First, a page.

The Dr. Martin Luther King, Jr. Commemorative Dinner Thursdayformally marked the beginning of African Heritage Month for the St.John’s community. Students, staff and members of the St. John’scommunity honored the legacy of Dr. King. The keynote speaker ofthe night, Dr. Manning Marable, reflected on the social andpolitical struggles faced by King and all people today.
In a tribute to Dr. King, Jada-Kanika Allah, Chapter VicePresident of Sigma Rho Sorority, Inc. captivated the audience witha reading of King’s celebrated, “I Have a Dream,” speech.
“We were able to celebrate Dr. King’s legacy,” said DorothySparrow, mistress of ceremonies and executive vice president ofHaraya, the Pan-African Student’s Coalition. “He had a dream andnow we as students can follow that dream and have dreams of our ownto celebrate and to accomplish.”
“The challenge of today is realizing the dream deferred,”Marable said. “The dream deferred in my speech was the struggle forAmericans to overturn racial segregation and that was representedby the life and legacy of Dr. Martin Luther King, Jr. But today wehave to struggle to achieve another deferred dream – an Americawithout hunger or homelessness or poverty; an America withoutgender discrimination; without discrimination of ethnicity or theanti-immigrant bias that we see throughout the country, and thestruggle to have affirmative measures such as affirmative actionthat address the cancer of racism today.”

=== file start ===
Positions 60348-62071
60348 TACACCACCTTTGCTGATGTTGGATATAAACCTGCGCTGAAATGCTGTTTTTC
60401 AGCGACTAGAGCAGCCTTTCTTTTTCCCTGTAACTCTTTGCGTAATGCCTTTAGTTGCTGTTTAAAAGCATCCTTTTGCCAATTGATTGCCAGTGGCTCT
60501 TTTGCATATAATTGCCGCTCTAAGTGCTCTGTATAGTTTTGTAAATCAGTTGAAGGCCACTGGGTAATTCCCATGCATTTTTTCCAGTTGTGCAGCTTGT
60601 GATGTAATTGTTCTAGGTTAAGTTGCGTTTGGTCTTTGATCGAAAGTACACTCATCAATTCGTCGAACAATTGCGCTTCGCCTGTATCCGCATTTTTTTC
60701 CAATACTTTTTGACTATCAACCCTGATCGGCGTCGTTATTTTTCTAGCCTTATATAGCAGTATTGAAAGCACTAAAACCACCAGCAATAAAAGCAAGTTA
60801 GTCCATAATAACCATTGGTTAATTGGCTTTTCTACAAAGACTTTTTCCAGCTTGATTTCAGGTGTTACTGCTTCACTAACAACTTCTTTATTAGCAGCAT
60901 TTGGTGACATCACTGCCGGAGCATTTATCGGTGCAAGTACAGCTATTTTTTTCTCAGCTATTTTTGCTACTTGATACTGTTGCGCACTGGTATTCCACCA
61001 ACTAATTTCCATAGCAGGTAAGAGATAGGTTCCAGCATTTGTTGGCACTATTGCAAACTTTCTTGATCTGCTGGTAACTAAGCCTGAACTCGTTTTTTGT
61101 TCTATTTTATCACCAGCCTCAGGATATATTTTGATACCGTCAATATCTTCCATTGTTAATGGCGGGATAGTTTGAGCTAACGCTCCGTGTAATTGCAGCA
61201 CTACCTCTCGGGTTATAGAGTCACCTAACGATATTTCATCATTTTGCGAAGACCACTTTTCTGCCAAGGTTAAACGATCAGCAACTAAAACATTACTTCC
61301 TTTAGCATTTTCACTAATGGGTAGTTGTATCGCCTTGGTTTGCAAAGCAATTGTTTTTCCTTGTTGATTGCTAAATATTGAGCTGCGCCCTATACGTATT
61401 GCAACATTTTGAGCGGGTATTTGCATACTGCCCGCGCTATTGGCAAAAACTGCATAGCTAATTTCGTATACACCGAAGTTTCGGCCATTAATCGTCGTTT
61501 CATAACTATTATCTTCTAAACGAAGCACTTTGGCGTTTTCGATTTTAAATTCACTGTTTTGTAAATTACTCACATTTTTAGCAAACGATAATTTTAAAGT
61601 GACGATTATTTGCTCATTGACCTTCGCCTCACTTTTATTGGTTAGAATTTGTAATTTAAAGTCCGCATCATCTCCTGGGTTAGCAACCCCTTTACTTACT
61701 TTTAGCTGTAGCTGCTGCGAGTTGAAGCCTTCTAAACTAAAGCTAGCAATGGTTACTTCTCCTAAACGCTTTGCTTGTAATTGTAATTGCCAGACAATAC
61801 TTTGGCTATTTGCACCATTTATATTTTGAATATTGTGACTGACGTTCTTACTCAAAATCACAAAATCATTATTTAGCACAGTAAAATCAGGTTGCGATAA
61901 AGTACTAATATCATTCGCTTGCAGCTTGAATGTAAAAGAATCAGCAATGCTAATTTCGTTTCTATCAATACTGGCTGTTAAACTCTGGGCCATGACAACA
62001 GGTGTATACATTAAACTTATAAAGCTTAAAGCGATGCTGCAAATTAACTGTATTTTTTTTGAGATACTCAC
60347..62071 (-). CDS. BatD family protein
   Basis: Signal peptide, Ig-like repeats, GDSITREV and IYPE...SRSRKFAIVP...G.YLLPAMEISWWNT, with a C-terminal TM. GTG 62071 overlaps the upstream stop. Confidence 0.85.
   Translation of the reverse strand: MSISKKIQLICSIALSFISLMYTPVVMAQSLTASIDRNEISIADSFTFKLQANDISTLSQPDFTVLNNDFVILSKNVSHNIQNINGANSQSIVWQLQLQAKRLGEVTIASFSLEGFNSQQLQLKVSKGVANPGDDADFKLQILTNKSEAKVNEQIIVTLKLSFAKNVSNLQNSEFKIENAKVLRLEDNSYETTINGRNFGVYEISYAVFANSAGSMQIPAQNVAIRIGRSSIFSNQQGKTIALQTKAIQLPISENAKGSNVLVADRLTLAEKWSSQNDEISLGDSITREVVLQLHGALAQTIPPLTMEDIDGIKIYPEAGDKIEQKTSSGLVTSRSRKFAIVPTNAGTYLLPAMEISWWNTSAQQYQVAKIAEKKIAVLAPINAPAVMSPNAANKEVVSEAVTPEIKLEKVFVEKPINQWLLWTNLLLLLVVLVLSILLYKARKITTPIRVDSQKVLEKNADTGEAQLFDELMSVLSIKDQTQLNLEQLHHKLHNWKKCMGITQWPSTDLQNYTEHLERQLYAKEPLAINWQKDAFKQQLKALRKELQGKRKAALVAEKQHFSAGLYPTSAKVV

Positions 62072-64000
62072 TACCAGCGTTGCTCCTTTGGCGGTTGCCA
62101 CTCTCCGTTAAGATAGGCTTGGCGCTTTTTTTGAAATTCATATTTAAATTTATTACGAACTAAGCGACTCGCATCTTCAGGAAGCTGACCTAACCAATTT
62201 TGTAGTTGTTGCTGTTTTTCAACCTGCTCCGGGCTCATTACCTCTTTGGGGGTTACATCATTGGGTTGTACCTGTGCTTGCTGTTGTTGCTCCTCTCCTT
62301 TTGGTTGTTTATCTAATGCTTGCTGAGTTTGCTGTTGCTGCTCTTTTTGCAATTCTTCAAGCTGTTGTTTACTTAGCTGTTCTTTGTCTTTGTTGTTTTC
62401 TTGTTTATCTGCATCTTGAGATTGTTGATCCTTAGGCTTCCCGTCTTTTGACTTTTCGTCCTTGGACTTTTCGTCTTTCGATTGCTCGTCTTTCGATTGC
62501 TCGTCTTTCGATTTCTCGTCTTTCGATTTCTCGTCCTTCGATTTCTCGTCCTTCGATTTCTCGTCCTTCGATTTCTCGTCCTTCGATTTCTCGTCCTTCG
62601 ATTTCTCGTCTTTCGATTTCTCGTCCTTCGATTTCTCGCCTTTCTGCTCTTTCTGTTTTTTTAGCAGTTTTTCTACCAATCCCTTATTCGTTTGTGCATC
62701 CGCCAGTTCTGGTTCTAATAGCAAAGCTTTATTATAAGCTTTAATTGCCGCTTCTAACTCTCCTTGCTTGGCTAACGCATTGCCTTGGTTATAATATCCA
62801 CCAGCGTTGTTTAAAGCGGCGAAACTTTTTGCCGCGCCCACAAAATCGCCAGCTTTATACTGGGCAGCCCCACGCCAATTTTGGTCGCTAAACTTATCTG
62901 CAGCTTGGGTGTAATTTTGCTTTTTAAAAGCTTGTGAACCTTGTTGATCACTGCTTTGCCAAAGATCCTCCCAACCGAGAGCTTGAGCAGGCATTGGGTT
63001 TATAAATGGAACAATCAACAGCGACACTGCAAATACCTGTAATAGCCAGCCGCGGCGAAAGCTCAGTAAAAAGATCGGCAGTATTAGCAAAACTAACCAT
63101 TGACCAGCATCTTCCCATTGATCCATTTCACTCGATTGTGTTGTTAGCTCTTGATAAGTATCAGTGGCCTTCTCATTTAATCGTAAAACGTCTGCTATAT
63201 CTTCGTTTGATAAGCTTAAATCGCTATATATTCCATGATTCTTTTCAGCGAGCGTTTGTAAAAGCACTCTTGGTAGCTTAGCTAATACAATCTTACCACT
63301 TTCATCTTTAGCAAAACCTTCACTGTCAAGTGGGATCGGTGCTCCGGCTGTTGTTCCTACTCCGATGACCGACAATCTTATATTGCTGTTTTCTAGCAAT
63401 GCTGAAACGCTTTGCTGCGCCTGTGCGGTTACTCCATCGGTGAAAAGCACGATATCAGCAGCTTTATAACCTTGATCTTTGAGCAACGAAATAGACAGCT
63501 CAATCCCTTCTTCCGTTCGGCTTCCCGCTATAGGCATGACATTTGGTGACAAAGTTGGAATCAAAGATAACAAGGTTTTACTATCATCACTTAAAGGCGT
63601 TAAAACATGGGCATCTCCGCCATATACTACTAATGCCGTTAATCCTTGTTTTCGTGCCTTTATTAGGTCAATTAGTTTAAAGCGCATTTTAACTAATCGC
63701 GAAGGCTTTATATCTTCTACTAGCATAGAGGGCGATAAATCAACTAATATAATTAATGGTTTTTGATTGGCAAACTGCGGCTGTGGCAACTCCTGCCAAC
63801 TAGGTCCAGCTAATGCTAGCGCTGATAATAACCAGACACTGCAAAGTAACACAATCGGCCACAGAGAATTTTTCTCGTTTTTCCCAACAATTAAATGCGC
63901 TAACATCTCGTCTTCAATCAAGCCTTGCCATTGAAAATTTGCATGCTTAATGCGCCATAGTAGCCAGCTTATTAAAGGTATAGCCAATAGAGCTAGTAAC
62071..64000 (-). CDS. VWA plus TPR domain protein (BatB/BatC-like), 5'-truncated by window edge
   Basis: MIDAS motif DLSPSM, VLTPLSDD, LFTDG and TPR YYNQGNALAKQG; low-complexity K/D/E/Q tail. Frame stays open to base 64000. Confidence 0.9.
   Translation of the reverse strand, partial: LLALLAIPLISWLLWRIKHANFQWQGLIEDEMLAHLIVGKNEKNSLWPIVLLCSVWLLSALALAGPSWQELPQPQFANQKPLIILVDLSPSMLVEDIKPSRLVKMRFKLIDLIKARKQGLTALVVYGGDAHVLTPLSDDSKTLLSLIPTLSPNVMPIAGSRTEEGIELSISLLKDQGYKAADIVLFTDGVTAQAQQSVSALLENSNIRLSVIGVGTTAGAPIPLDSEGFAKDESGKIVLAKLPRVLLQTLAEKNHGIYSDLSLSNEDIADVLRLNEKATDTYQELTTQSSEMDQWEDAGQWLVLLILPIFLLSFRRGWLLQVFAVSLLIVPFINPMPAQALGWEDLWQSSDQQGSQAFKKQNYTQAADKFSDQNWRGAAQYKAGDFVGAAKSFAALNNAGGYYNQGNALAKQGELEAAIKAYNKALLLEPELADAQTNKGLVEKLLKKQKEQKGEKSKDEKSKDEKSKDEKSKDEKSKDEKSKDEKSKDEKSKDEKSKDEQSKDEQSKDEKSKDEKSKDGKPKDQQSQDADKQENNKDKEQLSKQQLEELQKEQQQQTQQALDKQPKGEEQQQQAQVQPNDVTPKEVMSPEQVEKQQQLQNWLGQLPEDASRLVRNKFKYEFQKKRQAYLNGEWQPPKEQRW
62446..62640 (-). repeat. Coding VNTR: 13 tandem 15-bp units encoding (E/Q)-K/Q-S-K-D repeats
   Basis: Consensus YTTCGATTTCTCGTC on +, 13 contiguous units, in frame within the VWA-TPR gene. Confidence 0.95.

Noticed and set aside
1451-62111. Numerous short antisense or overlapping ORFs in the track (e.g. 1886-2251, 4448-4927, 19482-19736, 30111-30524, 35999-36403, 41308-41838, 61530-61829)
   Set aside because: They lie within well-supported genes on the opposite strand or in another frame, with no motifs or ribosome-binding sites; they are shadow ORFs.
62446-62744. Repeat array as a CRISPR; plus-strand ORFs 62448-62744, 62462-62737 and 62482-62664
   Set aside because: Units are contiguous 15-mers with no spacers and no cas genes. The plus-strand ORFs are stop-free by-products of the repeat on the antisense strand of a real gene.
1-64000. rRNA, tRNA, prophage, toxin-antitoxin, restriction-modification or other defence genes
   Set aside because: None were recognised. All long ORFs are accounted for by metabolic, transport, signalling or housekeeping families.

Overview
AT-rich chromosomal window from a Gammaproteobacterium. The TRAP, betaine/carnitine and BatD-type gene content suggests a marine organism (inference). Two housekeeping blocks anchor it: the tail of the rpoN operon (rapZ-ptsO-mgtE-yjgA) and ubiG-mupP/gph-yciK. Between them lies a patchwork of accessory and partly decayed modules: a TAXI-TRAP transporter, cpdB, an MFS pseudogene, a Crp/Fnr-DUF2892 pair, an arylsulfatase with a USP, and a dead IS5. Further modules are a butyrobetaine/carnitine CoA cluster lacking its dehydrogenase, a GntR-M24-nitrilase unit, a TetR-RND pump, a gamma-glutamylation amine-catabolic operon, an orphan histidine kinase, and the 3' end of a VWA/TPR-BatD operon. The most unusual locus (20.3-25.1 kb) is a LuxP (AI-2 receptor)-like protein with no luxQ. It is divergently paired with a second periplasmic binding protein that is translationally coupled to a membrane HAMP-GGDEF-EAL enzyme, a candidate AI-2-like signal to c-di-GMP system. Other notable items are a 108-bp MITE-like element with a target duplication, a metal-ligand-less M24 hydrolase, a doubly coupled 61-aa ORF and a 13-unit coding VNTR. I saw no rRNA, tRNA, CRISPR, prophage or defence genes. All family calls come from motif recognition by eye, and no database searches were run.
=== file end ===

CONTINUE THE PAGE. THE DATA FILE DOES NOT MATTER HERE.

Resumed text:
In his speech, Marable challenged the members of St. John’scommunity to live up to Dr. King’s dreams. “These are deferreddreams that must be addressed by your generation,” he said, “so inmy talk tonight, I challenge the students here at SJU to discern anew moral assignment: to no longer defer the dream of freedom, butto live it, to act it, and to transform the society. That’s thechallenge of your generation.”
According to Marable, America has come a long way but there isstill a modern struggle people must face. “What we should strugglefor is a just society that reaffirms the humanity and the humanspirit in all people.”
In addition to being the founding director of the Institute forResearch in African-American Studies at Columbia University,Marable is one of America’s leading scholars in political science,public affairs, economics and sociology. “Dr. Marable tried toempower us so that we remember our history and use that to changeour future,” Sparrow said.